Lee v. Illinois

LOCATION: Dow Chemical

DOCKET NO.: 84-6807
DECIDED BY: Burger Court (1981-1986)
LOWER COURT: State appellate court

CITATION: 476 US 530 (1986)
ARGUED: Dec 09, 1985
DECIDED: Jun 03, 1986

Dan W. Evers - on behalf of the petitioner
Jill Wine-Banks - on behalf of the respondent
Jill Wine-Banks - for respondent

Facts of the case


Media for Lee v. Illinois

Audio Transcription for Oral Argument - December 09, 1985 in Lee v. Illinois

Warren E. Burger:

We will hear arguments first this morning in Lee against Illinois.

Mr. Evers, you may proceed whenever you are ready.

Dan W. Evers:

Mr. Chief Justice Burger, may it please the Court, this is the case of Millie R. Lee versus Illinois.

I represent the petitioner, Millie R. Lee, who was convicted in the Circuit Court of St. Clair County, Illinois, of the murders of Odessa Harris and Mattie Darden.

The issue presented before this Court today is one involving significant rights under the Sixth and Fourteenth Amendments of the Constitution of the United States involving the confrontation clause.

The specific issue involved in this case is whether those amendments were violated when the trial judge in this case sitting as the trier of fact stated on the record that he was considering the co-defendant's confession against my client, Millie R. Lee, in finding her guilty of the two murders of Odessa Harris and Mattie Darden.

The issue arises specifically because in this case in a bench trial the judge noted that he was considering this as substantive evidence.

William H. Rehnquist:

Was the confession admitted in evidence earlier in the trial?

Dan W. Evers:

Your Honor, the confession of Edwin Thomas was admitted by the trial court judge earlier, and it was found to be admissible against Edwin Thomas by the trial court judge at that time, yes.

William H. Rehnquist:

And Thomas was being tried at the same time as she was?

Dan W. Evers:

And it was a joint trial.

The petitioner Millie Lee and the co-defendant Edwin Thomas had waived jury trial previously, and the day of trial they came in and waived out a motion to sever the case from each other, and they agreed that a bench trial would be proper if the judge considered the appropriate evidence only against each defendant.

At trial--

William J. Brennan, Jr.:

Well, was there any objection to the admission of the co-defendant's statement?

Dan W. Evers:

--There was no objection made to the admission of the statement into evidence except with the understanding that the evidence was to be considered separately.

At the beginning of trial when they said that their motion to sever would be moot or disregarded, it is because they went in on the understanding that the judge would be able to consider the evidence separately against each defendant.

The general rule of law, of course, is that the judge can compartmentalize his mind and separate the evidence and consider the evidence separately.

That is why--

William J. Brennan, Jr.:

Did he say what was in the co-defendant's confession as it relates to this petitioner would not be considered as to this petitioner?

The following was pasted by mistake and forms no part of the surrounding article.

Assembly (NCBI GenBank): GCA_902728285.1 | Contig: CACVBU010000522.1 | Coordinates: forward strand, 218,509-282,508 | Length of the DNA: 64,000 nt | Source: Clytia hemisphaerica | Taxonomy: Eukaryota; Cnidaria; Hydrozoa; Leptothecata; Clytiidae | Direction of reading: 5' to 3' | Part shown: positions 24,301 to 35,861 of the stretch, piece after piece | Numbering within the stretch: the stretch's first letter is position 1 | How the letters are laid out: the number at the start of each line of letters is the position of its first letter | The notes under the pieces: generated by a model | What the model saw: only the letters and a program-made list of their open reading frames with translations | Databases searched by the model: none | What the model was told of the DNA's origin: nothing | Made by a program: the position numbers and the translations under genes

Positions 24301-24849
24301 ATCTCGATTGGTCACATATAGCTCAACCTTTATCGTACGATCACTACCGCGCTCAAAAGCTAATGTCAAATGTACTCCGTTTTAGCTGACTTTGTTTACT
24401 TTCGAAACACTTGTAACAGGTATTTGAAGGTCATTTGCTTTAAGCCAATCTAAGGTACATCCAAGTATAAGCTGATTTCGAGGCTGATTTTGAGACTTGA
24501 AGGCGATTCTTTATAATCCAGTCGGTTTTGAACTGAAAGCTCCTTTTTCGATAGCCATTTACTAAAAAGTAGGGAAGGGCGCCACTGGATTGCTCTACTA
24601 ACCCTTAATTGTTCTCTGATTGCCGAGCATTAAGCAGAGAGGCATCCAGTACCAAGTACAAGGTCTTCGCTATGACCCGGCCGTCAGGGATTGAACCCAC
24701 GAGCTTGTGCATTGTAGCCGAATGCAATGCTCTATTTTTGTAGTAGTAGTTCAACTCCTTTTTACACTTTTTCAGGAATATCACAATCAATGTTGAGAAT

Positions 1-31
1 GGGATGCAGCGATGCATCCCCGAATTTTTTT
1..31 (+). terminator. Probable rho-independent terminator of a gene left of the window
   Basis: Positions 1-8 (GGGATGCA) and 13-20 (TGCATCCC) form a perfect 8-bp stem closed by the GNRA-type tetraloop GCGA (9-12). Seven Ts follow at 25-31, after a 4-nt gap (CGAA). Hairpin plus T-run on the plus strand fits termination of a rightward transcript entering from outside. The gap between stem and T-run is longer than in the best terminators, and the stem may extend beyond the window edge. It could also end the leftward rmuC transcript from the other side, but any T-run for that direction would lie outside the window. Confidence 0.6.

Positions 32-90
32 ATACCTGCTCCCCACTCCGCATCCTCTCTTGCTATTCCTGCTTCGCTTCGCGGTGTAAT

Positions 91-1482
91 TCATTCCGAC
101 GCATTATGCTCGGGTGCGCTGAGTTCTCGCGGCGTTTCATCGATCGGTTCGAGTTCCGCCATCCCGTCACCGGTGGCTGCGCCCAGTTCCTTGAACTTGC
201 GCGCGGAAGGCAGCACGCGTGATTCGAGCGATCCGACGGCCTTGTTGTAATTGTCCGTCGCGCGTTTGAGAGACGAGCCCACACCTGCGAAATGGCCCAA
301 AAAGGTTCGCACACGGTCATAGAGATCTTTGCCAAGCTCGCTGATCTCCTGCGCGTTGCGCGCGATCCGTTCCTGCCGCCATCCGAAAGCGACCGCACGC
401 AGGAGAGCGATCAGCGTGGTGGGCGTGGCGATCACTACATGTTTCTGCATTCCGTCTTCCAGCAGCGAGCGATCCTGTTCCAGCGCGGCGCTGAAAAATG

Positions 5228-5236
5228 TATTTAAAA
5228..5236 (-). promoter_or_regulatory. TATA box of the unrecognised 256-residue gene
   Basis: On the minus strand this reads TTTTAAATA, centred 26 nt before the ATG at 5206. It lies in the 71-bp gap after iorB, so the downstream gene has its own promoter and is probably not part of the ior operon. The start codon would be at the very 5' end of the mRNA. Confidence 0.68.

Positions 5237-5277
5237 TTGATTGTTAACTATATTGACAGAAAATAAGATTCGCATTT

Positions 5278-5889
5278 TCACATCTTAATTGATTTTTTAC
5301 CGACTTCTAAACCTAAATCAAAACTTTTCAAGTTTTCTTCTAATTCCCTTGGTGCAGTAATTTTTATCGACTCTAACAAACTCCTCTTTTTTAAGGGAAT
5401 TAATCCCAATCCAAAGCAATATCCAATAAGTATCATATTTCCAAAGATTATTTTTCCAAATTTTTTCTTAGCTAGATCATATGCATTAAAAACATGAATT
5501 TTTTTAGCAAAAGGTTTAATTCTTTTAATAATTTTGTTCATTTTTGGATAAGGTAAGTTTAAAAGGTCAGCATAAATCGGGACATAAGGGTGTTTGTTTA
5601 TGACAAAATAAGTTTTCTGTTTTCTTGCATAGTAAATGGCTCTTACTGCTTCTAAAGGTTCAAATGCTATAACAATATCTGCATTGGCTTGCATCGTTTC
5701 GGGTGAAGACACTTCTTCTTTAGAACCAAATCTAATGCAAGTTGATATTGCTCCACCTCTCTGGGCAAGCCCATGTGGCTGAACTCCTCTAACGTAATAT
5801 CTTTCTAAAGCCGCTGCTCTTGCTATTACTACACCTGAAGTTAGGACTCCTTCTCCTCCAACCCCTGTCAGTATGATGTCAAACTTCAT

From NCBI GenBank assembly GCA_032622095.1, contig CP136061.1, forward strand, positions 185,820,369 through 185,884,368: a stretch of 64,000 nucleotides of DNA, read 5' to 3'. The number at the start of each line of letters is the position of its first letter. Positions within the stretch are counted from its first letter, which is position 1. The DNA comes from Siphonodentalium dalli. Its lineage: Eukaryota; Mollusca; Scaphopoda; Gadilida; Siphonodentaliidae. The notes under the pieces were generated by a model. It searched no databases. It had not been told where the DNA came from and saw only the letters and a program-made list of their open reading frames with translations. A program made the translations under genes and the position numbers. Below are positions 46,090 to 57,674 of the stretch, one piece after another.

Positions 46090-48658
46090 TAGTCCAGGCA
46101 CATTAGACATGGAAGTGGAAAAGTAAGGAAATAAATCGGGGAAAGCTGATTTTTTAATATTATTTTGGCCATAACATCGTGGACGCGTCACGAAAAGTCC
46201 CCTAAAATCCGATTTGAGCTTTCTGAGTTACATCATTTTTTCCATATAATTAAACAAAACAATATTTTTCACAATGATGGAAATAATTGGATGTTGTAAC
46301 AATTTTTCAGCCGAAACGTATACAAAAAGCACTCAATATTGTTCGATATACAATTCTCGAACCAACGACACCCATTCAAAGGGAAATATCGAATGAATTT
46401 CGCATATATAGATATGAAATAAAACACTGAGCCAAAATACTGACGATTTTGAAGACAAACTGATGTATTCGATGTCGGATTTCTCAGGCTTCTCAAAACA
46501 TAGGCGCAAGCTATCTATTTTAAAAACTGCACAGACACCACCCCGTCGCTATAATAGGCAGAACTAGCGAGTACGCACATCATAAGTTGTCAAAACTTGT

Dan W. Evers:

--At the very beginning of trial, when they walk about the judge considering the evidence separately, Judge Hobin, who was the trial court judge, does state that he would do that, and so this trial began on the basis that the judge would separate the evidence and consider the admissible evidence only against each co-defendant.

William J. Brennan, Jr.:

And did he say later that nevertheless he was now going to consider it against this petitioner?

Dan W. Evers:

When he finds my client, Millie Lee, guilty at the end of the presentation of the evidence and at the end of arguments by counsel, the trial court judge states in his finding of guilt that the petitioner is guilty as charged, and he states, I reject... basically he says, I reject her defense because her argument is that she was not guilty of the murder of Odessa Harris because she had no intent to kill, did not plan to kill, and did not know that Edwin Thomas was going to kill Odessa Harris, and that her second defense was that the killing of Mattie Darden would be voluntary manslaughter.

The trial court judge says, I reject that because whether there is a plan to kill is disputed by the co-defendant's confession.

The co-defendant's confession clearly shows that there was premeditation, and then he also says that he rejects voluntary manslaughter because the co-defendant's confession says that Edwin Thomas had asked her to go in and take care of Mattie Darden.

William J. Brennan, Jr.:

Asked her meaning asked the petitioner?

Dan W. Evers:

Asked the petitioner.

The general basic facts of the confession by the co-defendant Edwin Thomas and the statement by Millie Lee is, there is a great difference.

I would argue that there is no confession to murder in Millie Lee's statement.

Her statement only involves that she was in her apartment with her boyfriend, Edwin Thomas, her aunt Mattie Darden, and another woman by the name of Odessa Harris, and there had been some conflicts earlier, but in an argument with Odessa Harris, Odessa Harris was leaving, and Edwin Thomas snuck up behind her and stabbed her in the back.

Edwin Thomas's statement, his confession says that Millie Lee and Odessa Harris were standing in the kitchen talking, and he went up to sneak up behind her in the kitchen and stab her in the back, but Odessa Harris caught him, and he had to wrestle her to the floor, and stabbed her in the chest or stomach area.